X hits on this document





9 / 36

Party became the majority party in the first Chinese parliament.

10. The Republic’s Transition to Warlord Rule

In April 1912, however, Yuan Shi-kai, a former imperial minister of the Qing Dynasty, replaced Sun Yat-sen as the president. Yuan was a conservative Han Chinese whose role as president of a modern military academy in northern China won him the support of many military generals in the north who were formerly his students. Yuan thus enjoyed the support in the north that Sun Yat-sen, a Cantonese from Guangdong (Canton) Province in southern China, did not have. Yuan also claimed that he was the only one who could persuade the last Chinese emperor, Puyi, to abdicate, with the condition that Yuan himself had to be the president. Sun Yat-sen agreed to these terms and retired from his provisional presidency, but made one crucial change in the Chinese republican system. The original plan for the presidency, upon Sun’s insistence, gave the elected president predominant power in the government, with the right to appoint the prime minister. When he was to transfer power to Yuan, Sun decided on the cabinet system, with the prime minister in control of government who would come from the leader of the majority party in the parliament. Yuan’s initial decisions as president, however, shocked Sun and other republicans. Yuan forced the prime minister Tang Shaoyi to resign in order to better control parliament, and then he tried to intimidate a leading Nationalist Party member, Song Jiaoren, into becoming the next prime minister under his control. A staunch republicanist who believed in the cabinet system, Song refused to obey Yuan. When the Nationalist Party won the majority seats in the 1913 election, Yuan decided he needed to teach the Nationalist Party a lesson in obedience. In March 1913, while waiting for a train at the Shanghai Railway Station, Song Jiaoren was assassinated by a peddler hired by Yuan Shi-kai.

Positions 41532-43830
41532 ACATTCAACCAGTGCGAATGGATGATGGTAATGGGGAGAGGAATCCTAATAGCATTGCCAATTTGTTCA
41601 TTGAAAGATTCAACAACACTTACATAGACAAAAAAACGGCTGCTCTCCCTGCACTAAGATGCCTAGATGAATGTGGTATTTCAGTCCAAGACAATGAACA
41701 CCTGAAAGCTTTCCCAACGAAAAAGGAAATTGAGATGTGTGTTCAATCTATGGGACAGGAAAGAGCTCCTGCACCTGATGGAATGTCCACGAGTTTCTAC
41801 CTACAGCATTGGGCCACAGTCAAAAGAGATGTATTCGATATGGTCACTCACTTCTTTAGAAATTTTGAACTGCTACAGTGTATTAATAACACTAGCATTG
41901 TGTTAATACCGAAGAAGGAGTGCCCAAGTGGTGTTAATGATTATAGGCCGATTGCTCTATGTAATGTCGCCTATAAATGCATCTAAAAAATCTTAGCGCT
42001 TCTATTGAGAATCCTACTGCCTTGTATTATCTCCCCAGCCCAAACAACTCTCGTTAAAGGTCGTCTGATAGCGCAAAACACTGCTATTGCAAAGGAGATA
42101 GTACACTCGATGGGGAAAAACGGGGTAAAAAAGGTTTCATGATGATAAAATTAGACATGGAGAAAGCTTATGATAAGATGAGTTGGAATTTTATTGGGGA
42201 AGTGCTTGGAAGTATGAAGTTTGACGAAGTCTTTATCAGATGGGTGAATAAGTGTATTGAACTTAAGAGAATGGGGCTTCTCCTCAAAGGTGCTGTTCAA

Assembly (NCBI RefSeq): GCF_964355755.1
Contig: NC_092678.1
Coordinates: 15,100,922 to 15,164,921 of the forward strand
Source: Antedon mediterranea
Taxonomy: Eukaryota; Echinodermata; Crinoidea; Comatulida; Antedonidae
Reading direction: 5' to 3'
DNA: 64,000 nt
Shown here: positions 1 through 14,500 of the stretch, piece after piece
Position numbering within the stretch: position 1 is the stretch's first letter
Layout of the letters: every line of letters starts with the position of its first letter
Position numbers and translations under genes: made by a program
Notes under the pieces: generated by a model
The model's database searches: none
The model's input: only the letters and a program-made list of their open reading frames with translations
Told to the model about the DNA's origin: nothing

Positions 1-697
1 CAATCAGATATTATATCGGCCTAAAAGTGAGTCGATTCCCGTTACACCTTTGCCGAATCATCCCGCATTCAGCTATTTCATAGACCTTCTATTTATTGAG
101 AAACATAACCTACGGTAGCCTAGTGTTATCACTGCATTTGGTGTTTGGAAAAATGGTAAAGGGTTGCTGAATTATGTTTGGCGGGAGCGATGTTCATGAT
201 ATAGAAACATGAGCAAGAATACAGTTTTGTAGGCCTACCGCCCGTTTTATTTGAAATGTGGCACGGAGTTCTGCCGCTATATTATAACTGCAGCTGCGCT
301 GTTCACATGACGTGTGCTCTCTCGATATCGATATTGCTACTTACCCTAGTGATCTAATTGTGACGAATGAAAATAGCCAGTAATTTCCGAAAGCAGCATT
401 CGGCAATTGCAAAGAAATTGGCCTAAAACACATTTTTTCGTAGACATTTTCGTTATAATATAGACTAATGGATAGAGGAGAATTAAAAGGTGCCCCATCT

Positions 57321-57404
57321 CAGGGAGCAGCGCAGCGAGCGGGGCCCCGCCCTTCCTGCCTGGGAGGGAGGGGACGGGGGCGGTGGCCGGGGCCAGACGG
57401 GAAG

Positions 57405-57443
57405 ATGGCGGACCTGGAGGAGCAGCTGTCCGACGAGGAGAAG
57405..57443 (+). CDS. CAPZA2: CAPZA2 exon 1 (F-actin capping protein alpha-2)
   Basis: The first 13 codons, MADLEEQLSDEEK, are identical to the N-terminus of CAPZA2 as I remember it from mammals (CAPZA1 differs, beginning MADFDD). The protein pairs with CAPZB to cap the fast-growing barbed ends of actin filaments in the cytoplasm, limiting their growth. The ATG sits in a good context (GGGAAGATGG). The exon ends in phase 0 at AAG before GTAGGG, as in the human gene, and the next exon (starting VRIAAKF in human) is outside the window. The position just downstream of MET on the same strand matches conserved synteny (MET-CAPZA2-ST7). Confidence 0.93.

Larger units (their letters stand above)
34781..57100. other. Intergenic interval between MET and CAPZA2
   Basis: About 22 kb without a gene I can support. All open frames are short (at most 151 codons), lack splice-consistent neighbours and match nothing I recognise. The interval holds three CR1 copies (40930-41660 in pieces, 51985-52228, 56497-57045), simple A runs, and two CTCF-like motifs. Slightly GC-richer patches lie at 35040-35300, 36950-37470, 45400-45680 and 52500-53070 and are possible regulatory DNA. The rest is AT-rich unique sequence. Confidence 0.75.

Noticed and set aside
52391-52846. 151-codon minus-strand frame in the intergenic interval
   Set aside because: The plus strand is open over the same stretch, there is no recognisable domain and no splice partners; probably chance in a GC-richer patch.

Song’s death led to what was called in Chinese history the “Second Revolution,” this time by the Nationalist Party and its allies against Yuan Shi-kai who tried to undermine the republic. Sun Yat-sen and his followers declared war on Yuan, and various provinces, including Jiangsu, Guangdong, Anhui, Hunan, and Fujian, as well as the city of Shanghai, declared independence from Yuan, but the Second Revolution was quickly suppressed by Yuan because the revolutionaries did not have sufficient support.

Yuan, however, felt his position was not secure and wanted to consolidate his power by restoring imperial rule. To get financial support Yuan relied more heavily on foreign loans than the Qing imperial government, giving rights of Chinese territories to foreign countries, especially to Japan, China’s largest creditor, as a condition to borrowing foreign loans. These practices led to greater condemnation of Yuan by a wide range of people in China. In 1915, Cai E (pronounced er), a military general from Yunnan Province, declared independence from Yuan’s government and declared war on Yuan, starting a nationwide war against Yuan’s imperial rule. In March 1916, three months after becoming the emperor, Yuan had to abdicate the throne. Yuan died in humiliation in June 1916.

Yuan’s death, however, did not lead to the restoration of republican rule. China simply fragmented into domains controlled by warlords. A president still nominally existed,

Document info
Document views107
Page views107
Page last viewedWed Jan 18 13:42:11 UTC 2017